Innovative Proprietary Technology
The Dual-TCE (Thermo-Chemical Electrolysis)
Hydrogen is the best energy carrier for a carbon-free world. There is no CO2 produced when hydrogen is burned. However, a significant amount of hydrogen is produced today using fossil-fuel-intensive technologies that emit massive volumes of CO2, undermining the promise of global decarbonization.
Hydrogen can also be extracted from water. Electrolysis is the name for this procedure, which necessitates the use of electricity. If the electricity comes from a renewable source, this procedure produces no CO2. Unfortunately, water electrolysis is inefficient and expensive, making it uncompetitive with traditional fossil fuel extraction methods. Our goal is to develop a water-splitting technology that can compete with fossil fuels in terms of cost.
To complete the whole transition to renewable energy, we must store energy when we have it and use it when we need it. For instance, solar energy can be stored during the day and used at night, or even from summer to winter.
Solar and wind energy can be stored in hydrogen, which can then be converted into electricity when necessary. Batteries, for example, are another technique to store energy. Growing storage capacity with batteries, on the other hand, necessitates the purchase of new batteries, whereas increasing storage capacity with hydrogen necessitates the purchase of additional tanks.
Challenges of Electrolysis
Water electrolysis is not a new concept. It was first discovered in 1789 and has been employed in commercial applications for more than a century. Despite the advancements made in upgrading this centuries-old technology throughout the years, it still has fundamental flaws that limit widespread adoption:
High Equipment Cost
Membranes contribute to the complexity of electrolyzers, resulting in higher production costs. PEM (Polymer Electrolyte Membrane) electrolyzers necessitate the use of precious metals, which raises the price. External compressors are needed because of the low hydrogen pressure, and cooling is needed because of the heat created by the inefficient process, which increases the equipment cost.
The efficiency of modern electrolysis is 60-70 %. The cost of green hydrogen rises rapidly as a result of this low efficiency.
Electrolysis produces both hydrogen and oxygen at the same time, potentially resulting in a dangerous and explosive mixture.
Dual-TCE (Thermo-Chemical Electrolysis) is a ground-breaking technology for water splitting. Electrolytic hydrogen production has technological hurdles in terms of increasing efficiency, economic value, and global integration potential. The water oxidation and reduction reactions in traditional water electrolysis are time and space linked because they occur simultaneously at an anode and a cathode in the same cell.
There are challenges, such as product dispersion, and this is placing important limitations on material selection and processing conditions. We decouple the specific reactions by splitting the process into two stages: an electrochemical stage that reduces water at the cathode and oxidizes the anode, and a spontaneous chemical stage that reduces the anode back to its initial state by oxidizing water at a higher temperature. In a membrane-free, two-electrode cell, this enables total water splitting. This will help us to generate hydrogen in a simple, cyclic process that is high in efficiency, durability, safety, and scale-up potential.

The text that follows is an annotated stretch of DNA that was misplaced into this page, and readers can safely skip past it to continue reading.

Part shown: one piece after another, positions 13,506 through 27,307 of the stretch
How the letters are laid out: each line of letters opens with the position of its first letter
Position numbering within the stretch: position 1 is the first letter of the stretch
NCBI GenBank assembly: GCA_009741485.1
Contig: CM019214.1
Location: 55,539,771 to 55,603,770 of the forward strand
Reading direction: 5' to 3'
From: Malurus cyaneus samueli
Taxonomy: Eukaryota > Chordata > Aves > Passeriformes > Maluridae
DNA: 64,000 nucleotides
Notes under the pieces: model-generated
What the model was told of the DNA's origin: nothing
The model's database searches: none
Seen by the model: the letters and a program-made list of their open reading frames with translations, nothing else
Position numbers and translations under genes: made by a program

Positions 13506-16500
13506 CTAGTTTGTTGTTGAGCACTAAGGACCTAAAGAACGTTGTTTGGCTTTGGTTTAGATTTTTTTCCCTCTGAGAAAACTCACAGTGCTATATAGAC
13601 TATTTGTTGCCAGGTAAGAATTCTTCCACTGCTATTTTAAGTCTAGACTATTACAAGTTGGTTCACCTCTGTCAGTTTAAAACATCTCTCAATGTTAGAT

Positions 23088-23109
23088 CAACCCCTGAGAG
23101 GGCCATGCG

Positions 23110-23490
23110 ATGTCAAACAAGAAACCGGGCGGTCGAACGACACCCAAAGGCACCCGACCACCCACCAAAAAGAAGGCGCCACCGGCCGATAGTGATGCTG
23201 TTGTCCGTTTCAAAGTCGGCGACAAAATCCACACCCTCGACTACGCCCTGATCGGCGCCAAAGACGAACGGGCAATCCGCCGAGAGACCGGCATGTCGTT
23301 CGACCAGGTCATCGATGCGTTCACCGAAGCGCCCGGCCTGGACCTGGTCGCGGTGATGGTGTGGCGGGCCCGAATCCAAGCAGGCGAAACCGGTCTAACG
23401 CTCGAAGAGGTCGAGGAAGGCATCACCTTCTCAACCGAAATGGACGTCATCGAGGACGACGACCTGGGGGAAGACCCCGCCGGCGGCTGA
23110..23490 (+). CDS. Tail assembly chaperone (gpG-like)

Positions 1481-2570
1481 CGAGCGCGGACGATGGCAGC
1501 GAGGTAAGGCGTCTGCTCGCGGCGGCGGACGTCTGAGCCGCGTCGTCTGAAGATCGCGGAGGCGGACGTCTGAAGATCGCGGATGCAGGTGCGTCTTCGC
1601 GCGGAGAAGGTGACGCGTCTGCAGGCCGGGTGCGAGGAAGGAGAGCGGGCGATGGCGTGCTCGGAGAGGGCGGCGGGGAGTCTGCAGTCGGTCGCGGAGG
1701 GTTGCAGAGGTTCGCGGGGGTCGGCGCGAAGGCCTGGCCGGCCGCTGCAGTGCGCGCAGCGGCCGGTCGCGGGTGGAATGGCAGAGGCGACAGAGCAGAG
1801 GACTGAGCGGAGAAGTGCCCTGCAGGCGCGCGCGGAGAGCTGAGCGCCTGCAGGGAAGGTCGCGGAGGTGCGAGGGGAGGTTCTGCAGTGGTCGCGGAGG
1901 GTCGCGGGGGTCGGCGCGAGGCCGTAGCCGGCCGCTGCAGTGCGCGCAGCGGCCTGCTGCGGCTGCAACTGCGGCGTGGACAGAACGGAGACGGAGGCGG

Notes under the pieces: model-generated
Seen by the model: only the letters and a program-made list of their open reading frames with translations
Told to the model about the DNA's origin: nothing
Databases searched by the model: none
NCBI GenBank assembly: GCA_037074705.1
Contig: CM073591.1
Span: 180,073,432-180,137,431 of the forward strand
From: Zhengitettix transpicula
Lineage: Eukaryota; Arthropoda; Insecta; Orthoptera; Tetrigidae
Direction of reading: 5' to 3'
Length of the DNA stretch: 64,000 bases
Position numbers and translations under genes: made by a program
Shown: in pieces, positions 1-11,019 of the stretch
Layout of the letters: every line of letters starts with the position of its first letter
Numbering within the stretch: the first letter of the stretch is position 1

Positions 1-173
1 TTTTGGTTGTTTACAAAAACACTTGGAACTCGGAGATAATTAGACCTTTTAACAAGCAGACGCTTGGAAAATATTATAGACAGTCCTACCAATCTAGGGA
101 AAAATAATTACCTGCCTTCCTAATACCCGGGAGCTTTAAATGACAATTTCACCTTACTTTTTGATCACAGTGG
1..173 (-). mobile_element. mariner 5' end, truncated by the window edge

Dual-TCE is a novel method of creating hydrogen from water. Climate change is the most pressing issue confronting our age. We must reduce CO2 emissions from fossil fuels to net zero as soon as possible, or we will experience serious consequences. Green hydrogen, an ideal fossil fuel alternative, is the key to achieving these global goals. You can burn it like fossil fuel or use a fuel cell to convert it into energy with no CO2 emissions, simply water.
When compared to the 75 % efficiency of a standard water electrolysis process, Dual-TCE is the first technology to provide energy efficiency of 95 %. Dual-TCE devices are less expensive, more scalable, safer, and have a higher operating pressure. Based on the technology development, we believe that in the near future, we will be able to heat our homes, power automobiles, ships, planes, and fuel industries using green and environmentally beneficial hydrogen in a cost-efficient manner.
The Dual-TCE system's electrochemical process is based on a characteristic of nickel hydroxide (Ni (OH)2), a substance commonly utilized in rechargeable electric batteries. When hydroxide ions arrive at an anode made of Ni (OH)2, a chemical reaction occurs in which the Ni (OH)2 is transformed into nickel oxyhydroxide (NiOOH) plus a number of free electrons that can move to the cathode. This process proceeds until the quantity of Ni (OH)2 molecules that can be transformed to NiOOH becomes scarce. The circuit in the Dual-TCE system is disrupted and the electric current stops flowing when that point is reached. The NiOOH molecules spontaneously break down into Ni (OH)2 and O2 in that environment.
Dual-TCE uses electricity to split water into hydrogen and oxygen, similar to electrolysis. Unlike traditional electrolysis, however, hydrogen and oxygen are produced separately in two stages: electrochemical and thermo-chemical electrolysis (TCE).